At the start, we can estimate the step size from the forces on each body, and the integration algorithm sets individual step sizes for each body. However we don’t really know how long it will take to integrate over a time interval until we do a step and measure how long it takes. Hence in the first few frames we gradually increase the integration time interval until each frame calculation takes about 15% of the frame interval (i.e. ~1/600th of a second). For small numbers of bodies this means the animation goes too fast (and hence the movement is jerky) so we set a cap on the step size based on the fastest moving body, so that means the CPU use is much smaller than the 10% for a small number of bodies.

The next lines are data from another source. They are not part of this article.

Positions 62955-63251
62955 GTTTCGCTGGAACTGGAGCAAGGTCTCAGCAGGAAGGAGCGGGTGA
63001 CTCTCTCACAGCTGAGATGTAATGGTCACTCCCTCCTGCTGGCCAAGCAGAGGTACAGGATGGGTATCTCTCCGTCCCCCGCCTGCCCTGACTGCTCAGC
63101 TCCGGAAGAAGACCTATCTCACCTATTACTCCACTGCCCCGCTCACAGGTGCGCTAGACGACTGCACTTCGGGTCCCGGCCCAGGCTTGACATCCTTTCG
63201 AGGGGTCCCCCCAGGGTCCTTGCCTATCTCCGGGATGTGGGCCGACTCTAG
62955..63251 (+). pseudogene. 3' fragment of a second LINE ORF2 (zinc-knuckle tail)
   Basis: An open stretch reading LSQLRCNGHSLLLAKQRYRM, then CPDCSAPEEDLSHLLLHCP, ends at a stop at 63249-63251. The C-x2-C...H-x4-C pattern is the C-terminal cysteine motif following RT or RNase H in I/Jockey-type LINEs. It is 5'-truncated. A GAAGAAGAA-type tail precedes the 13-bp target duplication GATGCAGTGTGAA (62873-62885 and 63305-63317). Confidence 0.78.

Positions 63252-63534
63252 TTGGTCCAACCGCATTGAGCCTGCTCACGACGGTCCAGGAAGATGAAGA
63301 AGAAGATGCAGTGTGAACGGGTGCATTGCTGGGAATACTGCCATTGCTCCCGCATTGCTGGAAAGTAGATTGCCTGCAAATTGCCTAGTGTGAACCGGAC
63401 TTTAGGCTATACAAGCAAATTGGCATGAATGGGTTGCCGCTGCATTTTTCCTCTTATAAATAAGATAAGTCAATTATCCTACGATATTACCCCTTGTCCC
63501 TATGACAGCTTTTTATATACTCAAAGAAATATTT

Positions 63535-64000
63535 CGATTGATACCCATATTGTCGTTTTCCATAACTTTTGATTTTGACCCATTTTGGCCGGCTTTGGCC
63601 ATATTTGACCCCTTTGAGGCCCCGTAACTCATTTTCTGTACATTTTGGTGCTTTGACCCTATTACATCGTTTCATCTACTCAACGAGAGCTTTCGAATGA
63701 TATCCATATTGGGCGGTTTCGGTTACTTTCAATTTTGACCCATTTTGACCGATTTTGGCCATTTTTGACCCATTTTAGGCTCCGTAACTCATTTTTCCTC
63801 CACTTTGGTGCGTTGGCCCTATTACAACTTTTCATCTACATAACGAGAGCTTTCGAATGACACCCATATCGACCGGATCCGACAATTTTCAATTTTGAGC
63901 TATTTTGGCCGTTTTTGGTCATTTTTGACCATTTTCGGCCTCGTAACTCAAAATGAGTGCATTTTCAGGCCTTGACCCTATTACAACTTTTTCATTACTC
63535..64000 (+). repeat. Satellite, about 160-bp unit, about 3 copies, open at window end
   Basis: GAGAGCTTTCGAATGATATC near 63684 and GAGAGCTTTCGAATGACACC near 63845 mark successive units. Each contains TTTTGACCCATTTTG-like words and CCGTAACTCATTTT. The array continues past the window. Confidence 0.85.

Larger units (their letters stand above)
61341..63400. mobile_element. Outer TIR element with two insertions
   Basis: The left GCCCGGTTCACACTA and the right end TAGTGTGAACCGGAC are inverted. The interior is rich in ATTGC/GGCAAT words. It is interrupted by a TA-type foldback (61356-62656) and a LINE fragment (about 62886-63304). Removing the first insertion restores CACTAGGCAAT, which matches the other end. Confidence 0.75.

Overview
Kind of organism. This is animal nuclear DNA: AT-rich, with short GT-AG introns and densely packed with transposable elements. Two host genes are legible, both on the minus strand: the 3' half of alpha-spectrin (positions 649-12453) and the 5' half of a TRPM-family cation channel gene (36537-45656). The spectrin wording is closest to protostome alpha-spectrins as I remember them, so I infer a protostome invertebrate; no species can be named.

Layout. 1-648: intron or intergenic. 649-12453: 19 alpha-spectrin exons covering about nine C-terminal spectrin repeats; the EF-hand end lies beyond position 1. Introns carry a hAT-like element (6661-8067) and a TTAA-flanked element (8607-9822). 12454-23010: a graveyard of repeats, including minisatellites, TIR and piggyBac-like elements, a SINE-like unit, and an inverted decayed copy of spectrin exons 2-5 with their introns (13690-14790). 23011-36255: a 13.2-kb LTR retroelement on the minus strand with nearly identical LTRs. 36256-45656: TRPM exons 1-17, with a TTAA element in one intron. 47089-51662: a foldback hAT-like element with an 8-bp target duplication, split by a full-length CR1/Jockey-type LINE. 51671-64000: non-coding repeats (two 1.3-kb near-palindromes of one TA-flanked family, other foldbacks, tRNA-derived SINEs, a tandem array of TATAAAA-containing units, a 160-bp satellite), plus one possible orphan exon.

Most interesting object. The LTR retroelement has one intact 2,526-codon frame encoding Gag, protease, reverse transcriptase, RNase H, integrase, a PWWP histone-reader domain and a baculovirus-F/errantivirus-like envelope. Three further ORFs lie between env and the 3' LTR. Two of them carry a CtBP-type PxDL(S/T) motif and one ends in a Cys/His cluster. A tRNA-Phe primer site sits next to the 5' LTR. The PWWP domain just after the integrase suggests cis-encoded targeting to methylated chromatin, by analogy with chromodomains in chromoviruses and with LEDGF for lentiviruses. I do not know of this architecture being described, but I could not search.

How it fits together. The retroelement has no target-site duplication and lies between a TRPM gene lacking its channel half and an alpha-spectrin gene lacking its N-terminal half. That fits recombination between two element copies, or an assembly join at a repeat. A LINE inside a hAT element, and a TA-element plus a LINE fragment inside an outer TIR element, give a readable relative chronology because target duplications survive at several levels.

As the calculation goes forward in time the forces change and the amount of calculation time needed for a fixed time interval will change. HEnce we allow some freedom to the calculation time to drift up to 30% of the frame interval - or down to 5%. If it goes beyond these bounds then we have to chance the integration step between frames, as everything will go wrong if the calculation takes more than a frame interval. Hence the calculations may appear to slow down or speed up sometimes. We try to do this as little and as smoothly as possible but we have to do this to prevent problems and to stop the battery draining.

Here are some snippets (effectively in C) from the Xcode anyway.

if(calledCount<101) {

if(totalDifeqTime>upperBoundCPU*targetCPUfraction*outputInterval*calledCount) {